“Too many construction sites are under-performing,” said Igal Lebedev, CEO. “They have labor and people, but because they are not managed the right way it takes more time than it should. It takes 12 to 13 percent more time every construction project … and up to 30 percent waste in time, materials, misunderstanding and mismanagement.”

BuilderEdge’s system makes the project faster and cheaper, he said.

“Everyone wins from that — the owner, the general contractor and the subcontractors, because when they are doing something wrong or inefficiently, they are not getting paid for it,” he said.

Being at FIBA allows Lebedev to focus on business development and exposes him to investors and clients, he said.

“We have very good advisors at FIBA who can brainstorm with me on my problems and on business development, to focus my message and adjust to the U.S. market,” Lebedev said.

BuilderEdge has a sales person in Atlanta and wants to expand that office. Lebedev is considering relocating there.

Expanding business contacts in the U.S. also is the goal for Roey Granot, director of business development at Vorpal, a drone monitoring company in FIBA’s new Launch program. The company works with the military, law enforcement, utilities and other companies with secure assets, to detect drones and drone operators. It has existing customers, including a top U.S. police department that Granot said he was not allowed to identify, and sees lots of opportunity ahead to work with airports.

He cited Gatwick Airport in London, which had to cancel almost 1,000 flights over a two-day period late last year, amid multiple sightings of drones.

“With a system like ours, they would have been able to continue the operation of the airport, knowing exactly where the drones were, and also locating the operator of the drone and apprehending them,” Granot said.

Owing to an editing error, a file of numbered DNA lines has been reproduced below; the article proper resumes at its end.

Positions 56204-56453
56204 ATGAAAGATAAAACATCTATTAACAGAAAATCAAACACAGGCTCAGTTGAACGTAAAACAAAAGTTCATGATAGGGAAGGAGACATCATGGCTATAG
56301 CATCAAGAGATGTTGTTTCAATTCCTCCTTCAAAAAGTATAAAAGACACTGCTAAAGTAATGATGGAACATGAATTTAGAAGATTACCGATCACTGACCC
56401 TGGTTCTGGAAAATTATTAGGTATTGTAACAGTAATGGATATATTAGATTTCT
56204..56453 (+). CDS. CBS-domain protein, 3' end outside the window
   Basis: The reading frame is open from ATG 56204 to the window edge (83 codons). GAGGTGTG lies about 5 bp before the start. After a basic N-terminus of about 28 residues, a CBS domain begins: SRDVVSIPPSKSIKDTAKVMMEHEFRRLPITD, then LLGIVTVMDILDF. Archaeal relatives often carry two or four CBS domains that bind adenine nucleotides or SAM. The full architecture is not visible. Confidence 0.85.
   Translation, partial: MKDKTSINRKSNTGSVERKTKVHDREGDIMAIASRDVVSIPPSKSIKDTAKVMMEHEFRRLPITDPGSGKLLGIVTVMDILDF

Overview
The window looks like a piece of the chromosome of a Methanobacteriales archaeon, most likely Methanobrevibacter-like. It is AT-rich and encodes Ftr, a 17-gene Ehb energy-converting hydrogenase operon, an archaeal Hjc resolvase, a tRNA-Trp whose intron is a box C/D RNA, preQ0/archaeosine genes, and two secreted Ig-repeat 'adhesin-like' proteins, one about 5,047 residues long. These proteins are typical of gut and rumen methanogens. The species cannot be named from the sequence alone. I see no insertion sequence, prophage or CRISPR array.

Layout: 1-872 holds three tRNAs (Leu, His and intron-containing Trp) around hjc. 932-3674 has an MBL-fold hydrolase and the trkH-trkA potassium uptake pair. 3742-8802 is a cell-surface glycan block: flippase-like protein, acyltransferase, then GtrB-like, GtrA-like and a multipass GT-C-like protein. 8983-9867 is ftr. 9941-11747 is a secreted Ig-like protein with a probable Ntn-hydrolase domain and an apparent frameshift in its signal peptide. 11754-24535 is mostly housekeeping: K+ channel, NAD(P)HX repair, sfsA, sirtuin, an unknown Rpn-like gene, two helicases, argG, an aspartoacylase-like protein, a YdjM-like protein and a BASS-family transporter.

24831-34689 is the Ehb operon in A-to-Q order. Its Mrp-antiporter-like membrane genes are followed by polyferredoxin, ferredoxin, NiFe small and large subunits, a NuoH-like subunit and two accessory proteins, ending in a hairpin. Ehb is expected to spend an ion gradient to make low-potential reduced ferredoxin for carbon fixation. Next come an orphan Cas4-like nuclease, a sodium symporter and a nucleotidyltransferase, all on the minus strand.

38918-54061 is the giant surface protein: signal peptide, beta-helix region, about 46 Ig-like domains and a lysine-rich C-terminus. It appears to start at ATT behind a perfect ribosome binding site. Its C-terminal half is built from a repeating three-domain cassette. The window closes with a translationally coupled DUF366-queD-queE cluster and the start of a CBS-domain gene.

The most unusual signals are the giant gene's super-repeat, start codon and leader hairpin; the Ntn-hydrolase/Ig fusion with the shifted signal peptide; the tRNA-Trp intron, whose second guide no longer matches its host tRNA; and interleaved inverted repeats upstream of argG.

Vorpal needs both public relations, to get its name out, and market education to alert potential customers to how drone detection works. Granot had a meeting scheduled with the Federal Aviation Administration, to talk about using Vorpal technology at U.S. airports, but that meeting was delayed by the government shutdown.

Vorpal, Wasteless and BuilderEdge were among the firms at the Synapse Summit, as was UC-Care Medical Systems, a 2018 Launch program participant.

UC-Care develops, manufactures and sells medical devices for urologists.

The company has commitments for more than $1 million in funding and hopes to raise another $1 million from Florida Funders in Tampa, said Tomer Schatzberger, UC-Care’s vice president of marketing and business development.

One of the issues he’s run into is credibility.

“Creditability goes two ways,” Schatzberger said. “We are considered a startup nation, and everyone likes innovation from Israel, but on the other hand, they raise their eyebrows and ask, ‘Are you able to sustain an operation in the U.S.? How will you support us three, five, seven years from now?’ So we have to build that credibility.”

ECOncrete, another 2018 FIBA Launch program graduate, has established an office near downtown St. Petersburg, and is putting its innovative concrete technology to work saving marine life, improving air quality and protecting the shoreline from rising sea levels, Feinman said.

The companies in the 2019 program will present at the Connection to Innovation at Bryan Glazer Family JCC in Tampa Feb. 13 from 5:30 to 7:30 p.m., and at FIBA Demo Day at Five Labs in Tampa March 12 from 8 to 11 a.m.